Time To Think
I was focus-testing War of the Ring for Ed a while ago and he said that I was a weird player - most of the RTS players he watched frantically click on things while I sat there, I guess looking like a deer in headlights, paralyzed with indecision. Although a lot of people really like the fast decision making of your typical RTS, I prefer to be given more time to analyze. (I also prefer hour long chess games to ten minute ones, and when playing Freedom Force I kept a hand over the pause button at all times.) FSW gives me that, because I can hunker a squad down behind permanent cover and they will never get hit, which means I have all the time in the world to come up with a plan. This is a design decision they made on purpose for the retail market: in the original Army training program there is no permanent cover. After a while I felt a bit like Robert Duvall in Apocalypse Now; even though there's a hail of bullets flying and my squad is yelling in terror, I'm sipping a latte and idly wondering whether I should use a grenade launcher or try to flank. The downside, of course, is that I'm not as engaged as I could be; shouldn't being in a warzone be keeping me constantly on the edge of my seat? Until I come up against an enemy with an RPG, anyhow.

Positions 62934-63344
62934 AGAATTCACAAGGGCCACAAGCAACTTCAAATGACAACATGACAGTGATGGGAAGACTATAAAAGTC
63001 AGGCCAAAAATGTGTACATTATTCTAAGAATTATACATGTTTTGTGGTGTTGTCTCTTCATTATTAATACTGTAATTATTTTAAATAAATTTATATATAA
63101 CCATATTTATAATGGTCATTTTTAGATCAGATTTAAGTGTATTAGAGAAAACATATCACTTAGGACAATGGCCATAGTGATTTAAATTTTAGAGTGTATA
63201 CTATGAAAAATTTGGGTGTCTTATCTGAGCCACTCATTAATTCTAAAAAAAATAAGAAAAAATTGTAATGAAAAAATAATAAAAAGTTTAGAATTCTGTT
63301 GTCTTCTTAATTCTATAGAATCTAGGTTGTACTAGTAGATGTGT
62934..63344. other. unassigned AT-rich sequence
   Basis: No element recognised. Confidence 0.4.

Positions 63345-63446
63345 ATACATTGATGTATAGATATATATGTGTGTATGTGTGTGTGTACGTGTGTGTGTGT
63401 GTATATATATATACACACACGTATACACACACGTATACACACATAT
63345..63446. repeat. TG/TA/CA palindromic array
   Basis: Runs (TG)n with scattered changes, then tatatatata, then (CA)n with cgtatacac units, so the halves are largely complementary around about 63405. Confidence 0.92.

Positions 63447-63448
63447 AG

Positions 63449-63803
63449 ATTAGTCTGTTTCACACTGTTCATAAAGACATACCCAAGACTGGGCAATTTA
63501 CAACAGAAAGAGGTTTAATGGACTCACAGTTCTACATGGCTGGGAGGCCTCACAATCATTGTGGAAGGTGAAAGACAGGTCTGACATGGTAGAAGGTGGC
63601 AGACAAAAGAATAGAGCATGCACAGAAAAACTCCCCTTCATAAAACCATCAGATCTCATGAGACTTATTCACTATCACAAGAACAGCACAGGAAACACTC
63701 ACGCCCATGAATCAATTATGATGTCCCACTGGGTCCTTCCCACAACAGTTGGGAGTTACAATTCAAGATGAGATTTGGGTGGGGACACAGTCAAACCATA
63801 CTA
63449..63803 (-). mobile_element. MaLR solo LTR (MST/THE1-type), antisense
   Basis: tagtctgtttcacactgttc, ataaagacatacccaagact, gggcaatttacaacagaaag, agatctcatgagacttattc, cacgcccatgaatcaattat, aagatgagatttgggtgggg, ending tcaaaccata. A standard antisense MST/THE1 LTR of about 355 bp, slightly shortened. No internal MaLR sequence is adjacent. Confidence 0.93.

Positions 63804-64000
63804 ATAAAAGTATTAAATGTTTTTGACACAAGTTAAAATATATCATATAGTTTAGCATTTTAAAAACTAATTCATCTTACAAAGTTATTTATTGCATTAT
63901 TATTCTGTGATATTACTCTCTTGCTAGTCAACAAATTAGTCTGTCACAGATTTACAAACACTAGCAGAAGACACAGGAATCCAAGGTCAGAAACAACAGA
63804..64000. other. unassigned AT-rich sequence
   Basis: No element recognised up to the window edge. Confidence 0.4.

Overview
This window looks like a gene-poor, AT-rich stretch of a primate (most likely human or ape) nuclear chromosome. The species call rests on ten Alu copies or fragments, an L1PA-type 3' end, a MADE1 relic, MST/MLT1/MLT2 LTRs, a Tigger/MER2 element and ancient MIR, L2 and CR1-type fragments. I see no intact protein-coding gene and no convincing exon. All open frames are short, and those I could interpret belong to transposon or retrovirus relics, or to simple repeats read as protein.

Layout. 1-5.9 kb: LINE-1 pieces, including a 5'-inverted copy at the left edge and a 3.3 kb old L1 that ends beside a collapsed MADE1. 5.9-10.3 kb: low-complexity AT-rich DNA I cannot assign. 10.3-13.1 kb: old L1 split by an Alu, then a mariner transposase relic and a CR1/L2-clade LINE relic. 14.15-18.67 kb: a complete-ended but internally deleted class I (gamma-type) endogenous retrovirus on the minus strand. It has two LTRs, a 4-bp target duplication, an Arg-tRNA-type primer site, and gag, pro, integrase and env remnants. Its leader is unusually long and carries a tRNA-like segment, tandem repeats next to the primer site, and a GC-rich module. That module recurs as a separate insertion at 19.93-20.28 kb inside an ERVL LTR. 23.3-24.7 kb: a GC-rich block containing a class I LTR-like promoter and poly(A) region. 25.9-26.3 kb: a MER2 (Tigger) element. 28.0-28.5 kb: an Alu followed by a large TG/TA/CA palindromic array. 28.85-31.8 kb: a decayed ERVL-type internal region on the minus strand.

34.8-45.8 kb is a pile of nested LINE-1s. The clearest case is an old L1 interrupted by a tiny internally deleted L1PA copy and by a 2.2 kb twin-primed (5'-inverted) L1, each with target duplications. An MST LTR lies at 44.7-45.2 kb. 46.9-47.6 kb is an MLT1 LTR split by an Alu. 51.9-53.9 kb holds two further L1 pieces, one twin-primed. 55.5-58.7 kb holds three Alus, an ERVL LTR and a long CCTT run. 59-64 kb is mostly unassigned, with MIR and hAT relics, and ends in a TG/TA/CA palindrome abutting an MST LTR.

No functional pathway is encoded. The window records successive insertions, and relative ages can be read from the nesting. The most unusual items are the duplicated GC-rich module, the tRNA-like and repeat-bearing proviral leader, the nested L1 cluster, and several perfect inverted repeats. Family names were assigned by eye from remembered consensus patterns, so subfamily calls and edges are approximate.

As always, any design decision is going to endear you to one group and alienate another group. You can try to get both groups by including some kind of flag in your options. (Pandemic has a cheat code which lets you play with no permanent cover, but very few people are actually going to discover that, in particular reviewers. All the reviewer knows is, "I'm not on the edge of my seat," and that's what you get in your review.) Still, it is good to make these decisions, to try not to please everybody. The goal, when making a groundbreaking game, is to please a group that the current crop of games does not please, and they got me, for example.